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Oklahoma's Latest Farm and Ranch News
Your Update from Ron Hays of RON
Monday, February 12, 2018
Step Up Oklahoma Votes on House Floor Coming Later TODAY- Michael Kelsey Offers Agricultural Perspective
Week One of the 2018 Oklahoma State Legislature is complete- and it included several historic votes that point to a huge vote on the State House Floor this afternoon- when the revenue component of the so called Step Up Oklahoma plan will be voted on.The proposal, developed by a group of business, civic and community leaders last month offers a possible fix to Oklahoma's continual budget problems through a number of revenue measures and government reforms. While some ag organizations in Oklahoma support the plan, such as the Oklahoma Grain and Feed and the Oklahoma Agribusiness Association, many still have reservations about some of it's final details that are unknown.According to Michael Kelsey, executive vice president of the Oklahoma Cattlemen's Association, said OCA members at the association's January Policy meeting voted to support the plan overall though they do share some concerns of other ag groups in the state, regarding parts of the proposal.Likewise, both the American Farmers & Ranchers and Oklahoma Farm Bureau is neither endorsing or opposing the plan outright.Backers of Step Up Oklahoma have put all of the revenue raising items together into one huge tax raising bill. The reform parts of the proposal are several bills in order to pass consitutional muster. According to Kelsey, "the big one is the revenue package which includes four basic pieces- the tobacco tax, the fuel tax, the gross production tax in terms of oil and gas and the wind GPT, which is a dollar per megawatt." The measure easily passed out of the House Committee responsible for it- and is now set for a floor vote this afternoon. This tax increase must be approved with a 75% yes vote and the reform portions of the Step Up Plan really depend on getting the revenue plan approved. Kelsey noted that his members decided to support the process and that they feel this is a way to protect the State Legislature from going after revenues from property taxes- Ad Valorum- and looking at ending the Ag Sales Tax Exemption.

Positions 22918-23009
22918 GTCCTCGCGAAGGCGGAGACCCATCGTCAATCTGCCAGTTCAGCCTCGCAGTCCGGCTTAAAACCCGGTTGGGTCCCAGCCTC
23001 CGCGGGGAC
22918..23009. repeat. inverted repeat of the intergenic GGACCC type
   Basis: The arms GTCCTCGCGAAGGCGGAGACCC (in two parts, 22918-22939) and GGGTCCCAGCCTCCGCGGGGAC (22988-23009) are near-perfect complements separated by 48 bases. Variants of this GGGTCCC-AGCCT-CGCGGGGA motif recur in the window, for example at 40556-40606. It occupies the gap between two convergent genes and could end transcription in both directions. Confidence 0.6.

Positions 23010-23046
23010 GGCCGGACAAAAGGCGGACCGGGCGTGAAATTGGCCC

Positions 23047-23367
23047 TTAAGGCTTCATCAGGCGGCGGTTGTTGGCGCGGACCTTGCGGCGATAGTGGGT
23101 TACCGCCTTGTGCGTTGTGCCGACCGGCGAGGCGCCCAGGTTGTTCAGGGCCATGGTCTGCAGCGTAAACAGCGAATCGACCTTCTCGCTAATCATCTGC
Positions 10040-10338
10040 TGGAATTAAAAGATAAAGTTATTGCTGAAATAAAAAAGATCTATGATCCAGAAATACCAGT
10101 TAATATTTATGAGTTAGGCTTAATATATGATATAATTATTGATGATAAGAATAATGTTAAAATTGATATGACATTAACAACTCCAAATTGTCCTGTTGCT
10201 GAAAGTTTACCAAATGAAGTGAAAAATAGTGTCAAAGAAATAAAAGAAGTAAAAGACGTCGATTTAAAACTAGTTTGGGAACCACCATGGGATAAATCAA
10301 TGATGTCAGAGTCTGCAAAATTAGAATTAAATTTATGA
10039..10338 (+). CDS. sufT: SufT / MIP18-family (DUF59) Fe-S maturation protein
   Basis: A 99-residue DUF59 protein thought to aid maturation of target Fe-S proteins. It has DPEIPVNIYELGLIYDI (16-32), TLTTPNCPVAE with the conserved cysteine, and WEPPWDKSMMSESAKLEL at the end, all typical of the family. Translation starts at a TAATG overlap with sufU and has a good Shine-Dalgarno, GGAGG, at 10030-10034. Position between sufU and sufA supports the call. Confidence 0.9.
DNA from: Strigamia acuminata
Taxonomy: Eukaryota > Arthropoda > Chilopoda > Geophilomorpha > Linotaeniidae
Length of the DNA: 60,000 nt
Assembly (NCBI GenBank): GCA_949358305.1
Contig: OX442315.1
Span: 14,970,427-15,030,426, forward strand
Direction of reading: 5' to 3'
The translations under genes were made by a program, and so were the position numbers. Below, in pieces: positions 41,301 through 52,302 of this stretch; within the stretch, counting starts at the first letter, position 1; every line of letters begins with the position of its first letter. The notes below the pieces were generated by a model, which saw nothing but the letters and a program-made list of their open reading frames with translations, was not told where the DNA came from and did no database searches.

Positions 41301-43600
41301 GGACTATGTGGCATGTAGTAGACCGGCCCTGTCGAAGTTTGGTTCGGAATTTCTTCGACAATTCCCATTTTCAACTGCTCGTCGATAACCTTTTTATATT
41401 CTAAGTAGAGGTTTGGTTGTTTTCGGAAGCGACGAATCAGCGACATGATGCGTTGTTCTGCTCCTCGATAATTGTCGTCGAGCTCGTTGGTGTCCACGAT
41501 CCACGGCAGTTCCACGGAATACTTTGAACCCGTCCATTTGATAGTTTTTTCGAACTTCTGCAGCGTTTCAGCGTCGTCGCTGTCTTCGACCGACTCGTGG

For more insights into the Oklahoma ag community's stance on the Step Up Oklahoma proposal, click over to our website
to read more and to hear our conversation with Michael Kelsey.
The Oklahoma Farm Bureau - a grassroots organization that has for its Mission Statement- Improving the Lives of Rural Oklahomans." Farm Bureau, as the state's largest general farm organization, is active at the State Capitol fighting for the best interests of its members and working with other groups to make certain that the interests of rural Oklahoma are protected. Click here for their website to learn more about the organization and how it can benefit you to be a part of Farm Bureau.
|National Cotton Council Predicts Oklahoma Will Grow Planted Cotton Acres by 21% This Spring to 708,000 Acres